Two churches on Chicago's West Side announced on Wednesday they're joining a budding national movement to provide sanctuary to illegal immigrants.
Proponents call it the New Sanctuary Movement. Other cities in the forefront include New York, Los Angeles, Seattle and San Diego.
From our Humboldt Park bureau, Chicago Public Radio's Chip Mitchell reports.
One of the congregations is Capilla del Barrio, part of the Reformed Church in America. The other is Adalberto United Methodist Church, where an undocumented Mexican mother named Elvira Arellano has lived since last August in defiance of a deportation order.
The churches are calling for federal reforms to help an estimated 12 million immigrants who lack proper papers to be in the country. They want paths to citizenship, worker protections, and unification of families separated by deportation.
GRAY: “Racism has blinded many Americans to what takes place in our own kitchens, workshops and fields.”
Nina Grey is senior minister of First Unitarian Society in Chicago's Hyde Park neighborhood. On Wednesday, she announced that her national denomination, the Unitarian Universalist Association of Congregations, is endorsing the sanctuary movement.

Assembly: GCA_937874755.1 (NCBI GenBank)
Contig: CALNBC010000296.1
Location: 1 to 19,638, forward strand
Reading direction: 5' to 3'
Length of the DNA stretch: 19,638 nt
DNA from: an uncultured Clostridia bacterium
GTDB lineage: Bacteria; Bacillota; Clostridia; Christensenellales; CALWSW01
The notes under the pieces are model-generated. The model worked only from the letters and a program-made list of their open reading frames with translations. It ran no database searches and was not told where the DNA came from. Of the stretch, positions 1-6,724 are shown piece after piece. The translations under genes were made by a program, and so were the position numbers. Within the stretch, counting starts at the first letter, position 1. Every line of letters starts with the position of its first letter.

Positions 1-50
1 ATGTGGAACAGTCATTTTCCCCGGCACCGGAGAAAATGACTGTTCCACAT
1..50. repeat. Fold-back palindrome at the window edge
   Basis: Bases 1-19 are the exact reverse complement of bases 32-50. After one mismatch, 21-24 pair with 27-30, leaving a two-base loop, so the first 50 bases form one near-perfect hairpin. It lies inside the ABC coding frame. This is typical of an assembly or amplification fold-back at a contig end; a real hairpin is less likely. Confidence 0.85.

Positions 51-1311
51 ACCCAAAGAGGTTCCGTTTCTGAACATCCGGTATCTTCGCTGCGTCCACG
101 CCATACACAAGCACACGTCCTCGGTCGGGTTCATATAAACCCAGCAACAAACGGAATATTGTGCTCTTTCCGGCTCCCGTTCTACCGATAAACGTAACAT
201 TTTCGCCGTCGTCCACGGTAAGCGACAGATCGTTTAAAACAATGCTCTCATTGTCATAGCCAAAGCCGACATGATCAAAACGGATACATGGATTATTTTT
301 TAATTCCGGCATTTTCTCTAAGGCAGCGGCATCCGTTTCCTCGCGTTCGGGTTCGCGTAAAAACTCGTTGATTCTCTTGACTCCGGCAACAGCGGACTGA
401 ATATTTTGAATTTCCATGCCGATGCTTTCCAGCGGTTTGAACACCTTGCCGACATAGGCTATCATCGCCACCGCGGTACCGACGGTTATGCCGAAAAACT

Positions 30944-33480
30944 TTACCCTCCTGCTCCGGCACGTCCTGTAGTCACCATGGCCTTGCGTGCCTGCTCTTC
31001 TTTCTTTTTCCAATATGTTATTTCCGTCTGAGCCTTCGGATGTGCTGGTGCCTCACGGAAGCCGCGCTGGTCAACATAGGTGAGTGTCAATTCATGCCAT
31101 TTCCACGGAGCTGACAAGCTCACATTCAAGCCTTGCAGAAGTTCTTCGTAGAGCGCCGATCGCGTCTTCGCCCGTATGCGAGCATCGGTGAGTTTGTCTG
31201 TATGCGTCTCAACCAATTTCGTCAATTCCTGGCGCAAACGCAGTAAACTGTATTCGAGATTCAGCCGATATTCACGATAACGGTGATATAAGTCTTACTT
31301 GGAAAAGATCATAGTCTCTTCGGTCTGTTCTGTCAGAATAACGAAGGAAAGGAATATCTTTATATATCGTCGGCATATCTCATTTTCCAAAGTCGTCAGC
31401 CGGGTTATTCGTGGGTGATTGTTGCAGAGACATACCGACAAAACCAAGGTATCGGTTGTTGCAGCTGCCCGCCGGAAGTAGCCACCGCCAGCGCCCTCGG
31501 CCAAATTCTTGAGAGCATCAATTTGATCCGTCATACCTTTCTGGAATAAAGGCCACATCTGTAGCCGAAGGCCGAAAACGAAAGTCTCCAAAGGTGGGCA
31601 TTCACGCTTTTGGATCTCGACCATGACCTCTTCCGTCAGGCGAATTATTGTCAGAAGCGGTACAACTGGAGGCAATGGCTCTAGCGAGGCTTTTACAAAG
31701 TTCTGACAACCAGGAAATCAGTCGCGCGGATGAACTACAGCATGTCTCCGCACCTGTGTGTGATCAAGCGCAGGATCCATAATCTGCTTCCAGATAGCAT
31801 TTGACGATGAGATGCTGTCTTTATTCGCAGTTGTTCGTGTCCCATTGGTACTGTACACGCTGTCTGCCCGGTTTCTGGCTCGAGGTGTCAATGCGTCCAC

GRAY: “For our nation to be whole, we must acknowledge that the lives of privilege of so many of us are supported in thousands of ways by people whose labor is invisible.”
Chicago is among five U.S. cities where religious groups are launching what they're calling the New Sanctuary Movement. They say they're continuing a tradition in which churches and synagogues in the 1980s harbored Central American civil-war refugees.
Today's movement may extend to evangelical churches and other groups often thought of as more conservative. Professor Lindy Scott directs Wheaton College's Center for Applied Christian Ethics.
SCOTT: “They're already ministering, preaching, teaching undocumented workers. As they get to know the immigrants, they become part of the church family.”
Immigrants are also playing a greater role in the Catholic Church.
SEGURA: “The first place where people come is always the church.”
That's Evanston resident Elena Segura. She directs the national Catholic Campaign for Immigration Reform. The goals of that campaign resemble those of the sanctuary movement.
SEGURA: “The U.S. Catholic Conference of Bishops, which is the highest body in the country of the Catholic Church, is committed to work for justice for immigrants.”
But Segura says a 1980s Catholic Church policy against providing physical refuge in a parish still stands.
In Humboldt Park, I'm Chip Mitchell, Chicago Public Radio.